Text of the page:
Connection of the inlet throttle valve to oil at output pressure moves the valve spool in a closing direction responsive to the full output pressure, without pressure reduction due to flow of the oil to the sump through a restriction. The spool moves in an opening direction with direct drain to the sump, without flow through a restriction. In each case, response time for movement of the spool is reduced.
The inlet throttle valve includes a soft or hydraulic stop to prevent physical contact between the spool and the valve body when the valve is rapidly closed by flow from a full output pressure oil passage.
The three-way valve includes a spool having a valving land which moves across valving openings leading to the pressure chamber in the inlet throttle valve. When the inlet throttle valve is pressure balanced, the land is in a null position, overlies the valving openings and the valving openings are underlapped, permitting limited flow of high-pressure oil past the land and directly to sump. Underlapping damps spikes in output pressure by flowing oil directly to the sump and improves stability of the inlet throttle valve.
The pump assembly is designed for stable operation both at high engine speed with output pressure as high as 4,060 PSI and at low or idle engine speed where the output pressure may be as low as 360 PSI. This results in improved fuel economy, particularly in engines that frequently operate at low RPM or at idle.
Three embodiment pump assemblies are disclosed. In the first embodiment the three-way valve spool is biased against a spring and is shifted by hydraulic pressure. The hydraulic pressure is determined by flow through a solenoid controlled valve. In the second and third embodiments, the three-way valve spool is biased against a spring by a proportional solenoid. In all embodiments, the ECM sends a current signal to a solenoid that is influenced by the difference between the output pressure of the high-pressure pump and desired output pressure.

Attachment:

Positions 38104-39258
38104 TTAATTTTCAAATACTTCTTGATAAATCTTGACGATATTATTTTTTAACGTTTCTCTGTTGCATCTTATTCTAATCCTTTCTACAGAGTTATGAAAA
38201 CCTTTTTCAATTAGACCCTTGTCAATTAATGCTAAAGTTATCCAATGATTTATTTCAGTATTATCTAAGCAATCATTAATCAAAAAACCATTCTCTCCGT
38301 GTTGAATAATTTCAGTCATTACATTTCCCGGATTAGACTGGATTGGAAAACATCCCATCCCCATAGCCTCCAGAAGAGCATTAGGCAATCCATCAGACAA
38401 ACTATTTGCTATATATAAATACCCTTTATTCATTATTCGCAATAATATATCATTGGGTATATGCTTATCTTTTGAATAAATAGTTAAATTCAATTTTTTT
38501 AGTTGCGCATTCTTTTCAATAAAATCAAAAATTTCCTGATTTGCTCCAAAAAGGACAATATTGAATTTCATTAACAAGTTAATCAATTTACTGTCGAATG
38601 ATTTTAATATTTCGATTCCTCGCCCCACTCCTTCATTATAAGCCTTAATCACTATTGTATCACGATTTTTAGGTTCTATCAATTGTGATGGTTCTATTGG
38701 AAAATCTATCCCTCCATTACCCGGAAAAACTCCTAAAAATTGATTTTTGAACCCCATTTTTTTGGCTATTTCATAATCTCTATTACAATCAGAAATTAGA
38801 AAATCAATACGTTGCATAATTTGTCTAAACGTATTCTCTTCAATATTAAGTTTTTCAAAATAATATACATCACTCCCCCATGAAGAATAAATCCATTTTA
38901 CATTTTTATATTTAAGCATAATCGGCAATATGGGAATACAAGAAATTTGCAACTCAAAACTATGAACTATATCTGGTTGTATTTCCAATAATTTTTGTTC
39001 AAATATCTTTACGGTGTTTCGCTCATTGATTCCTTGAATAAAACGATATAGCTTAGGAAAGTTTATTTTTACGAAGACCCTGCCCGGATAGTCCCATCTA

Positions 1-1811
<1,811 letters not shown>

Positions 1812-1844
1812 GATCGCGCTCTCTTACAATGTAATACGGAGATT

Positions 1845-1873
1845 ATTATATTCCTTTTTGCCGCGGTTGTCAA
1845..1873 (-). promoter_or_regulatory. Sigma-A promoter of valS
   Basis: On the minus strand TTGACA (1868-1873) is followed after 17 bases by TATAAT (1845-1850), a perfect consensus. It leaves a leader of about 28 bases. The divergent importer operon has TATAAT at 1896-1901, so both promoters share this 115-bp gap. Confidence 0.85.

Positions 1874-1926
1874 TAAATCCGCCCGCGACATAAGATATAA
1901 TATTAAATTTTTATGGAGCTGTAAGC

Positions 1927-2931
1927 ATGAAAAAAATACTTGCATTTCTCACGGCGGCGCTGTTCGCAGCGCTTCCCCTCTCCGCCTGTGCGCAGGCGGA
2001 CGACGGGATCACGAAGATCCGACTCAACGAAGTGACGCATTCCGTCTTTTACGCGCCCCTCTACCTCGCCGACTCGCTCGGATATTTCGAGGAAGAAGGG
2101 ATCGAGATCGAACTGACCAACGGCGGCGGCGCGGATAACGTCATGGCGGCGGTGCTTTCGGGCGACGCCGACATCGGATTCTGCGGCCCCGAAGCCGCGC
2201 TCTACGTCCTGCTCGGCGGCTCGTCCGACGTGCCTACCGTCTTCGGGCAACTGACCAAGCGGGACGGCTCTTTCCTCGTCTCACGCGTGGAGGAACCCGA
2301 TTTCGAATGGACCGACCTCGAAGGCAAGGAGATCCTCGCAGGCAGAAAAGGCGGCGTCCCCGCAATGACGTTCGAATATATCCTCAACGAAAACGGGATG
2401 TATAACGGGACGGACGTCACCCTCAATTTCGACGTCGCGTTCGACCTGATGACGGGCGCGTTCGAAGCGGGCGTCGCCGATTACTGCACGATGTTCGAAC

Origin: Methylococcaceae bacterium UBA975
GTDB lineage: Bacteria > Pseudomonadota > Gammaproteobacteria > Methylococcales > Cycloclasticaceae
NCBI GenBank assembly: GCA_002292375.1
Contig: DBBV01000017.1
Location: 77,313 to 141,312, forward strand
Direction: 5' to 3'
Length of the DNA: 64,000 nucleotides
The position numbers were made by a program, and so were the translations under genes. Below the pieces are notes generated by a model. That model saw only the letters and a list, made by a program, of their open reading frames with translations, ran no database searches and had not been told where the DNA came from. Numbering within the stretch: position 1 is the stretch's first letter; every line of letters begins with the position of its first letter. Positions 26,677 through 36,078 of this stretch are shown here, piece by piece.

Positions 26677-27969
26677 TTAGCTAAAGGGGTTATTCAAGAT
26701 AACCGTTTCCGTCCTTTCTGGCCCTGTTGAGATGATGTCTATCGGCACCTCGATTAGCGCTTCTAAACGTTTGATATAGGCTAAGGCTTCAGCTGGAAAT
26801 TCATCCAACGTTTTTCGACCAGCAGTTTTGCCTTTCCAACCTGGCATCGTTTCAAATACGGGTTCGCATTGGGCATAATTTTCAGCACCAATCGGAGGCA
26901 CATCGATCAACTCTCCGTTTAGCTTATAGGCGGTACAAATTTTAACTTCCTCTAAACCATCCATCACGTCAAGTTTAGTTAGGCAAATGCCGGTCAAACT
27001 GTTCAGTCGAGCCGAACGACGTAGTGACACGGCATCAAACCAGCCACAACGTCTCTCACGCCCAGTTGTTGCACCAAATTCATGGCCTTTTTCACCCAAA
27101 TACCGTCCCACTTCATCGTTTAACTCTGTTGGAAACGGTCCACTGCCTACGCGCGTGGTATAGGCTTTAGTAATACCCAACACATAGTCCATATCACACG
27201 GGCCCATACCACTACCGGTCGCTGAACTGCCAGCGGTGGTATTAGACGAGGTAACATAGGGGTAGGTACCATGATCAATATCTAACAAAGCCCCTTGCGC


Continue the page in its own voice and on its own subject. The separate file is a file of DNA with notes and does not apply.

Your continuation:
Other objects and features of the invention will become apparent as the description proceeds, especially when taken in conjunction with the accompanying drawings illustrating the invention.
FIG. 1 is a diagram of the hydraulic circuitry of a first embodiment pump assembly;
FIG. 2 is a sectional view, partially broken away, of valve components of the pump assembly of FIG. 1;
FIG. 3 is a flattened view of an interior cylindrical surface of a valving bore in the assembly;
FIG. 4 is a sectional view through an inlet throttle valve; and
FIGS. 5 and 6 are diagrams of hydraulic circuitry of second and third embodiment pump assemblies.
First embodiment pump assembly 10 is a component of an internal combustion engine, typically a diesel engine, and provides high-pressure liquid, typically engine oil, for actuating fuel injectors for the engine. The assembly may also provide high-pressure liquid for actuating mechanisms for intake and exhaust valves or for other devices.
My U.S. Pat. No. 6,460,510 discloses a diesel engine with a pump assembly for hydraulically actuated fuel injectors which is related to assembly 10. The disclosure of U.S. Pat. No. 6,460,510 is incorporated herein by reference, in its entirety.
The diesel engine includes a low-pressure oil pump 12 which draws oil from sump 14 and flows the oil through low-pressure line 16 to engine bearings and cooling jets. The fuel injectors for the engine (not illustrated) are actuated by high-pressure engine oil supplied by assembly 10 through high-pressure outlet passage 18.
Assembly 10 includes hydraulically actuated inlet throttle valve 20 and variable output high-pressure pump 22. The pump may be identical to the pump disclosed in U.S. Pat. No. 6,460,510. Pump 22 is rotated by the engine. Branch low-pressure line 24 extends from line 16 to the inlet port of inlet throttle valve 20. Inlet passage 26 extends from the outlet port of the inlet throttle valve to the inlet port of pump 22. High-pressure outlet passage 18 is connected to the outlet port of pump 22.
Inlet throttle valve 20 is illustrated in FIG. 4. Valve 20 includes a body 28, which may be part of the body of high-pressure pump 22. Bore or passage 30 extends into body 28 to closed end 32. Low-pressure line 24 extends to oil inlet port 34 at the open end of bore 30. Inlet passage 26 extends to oil outlet port 36 which surrounds the bore 30 between the open and closed ends of the bore.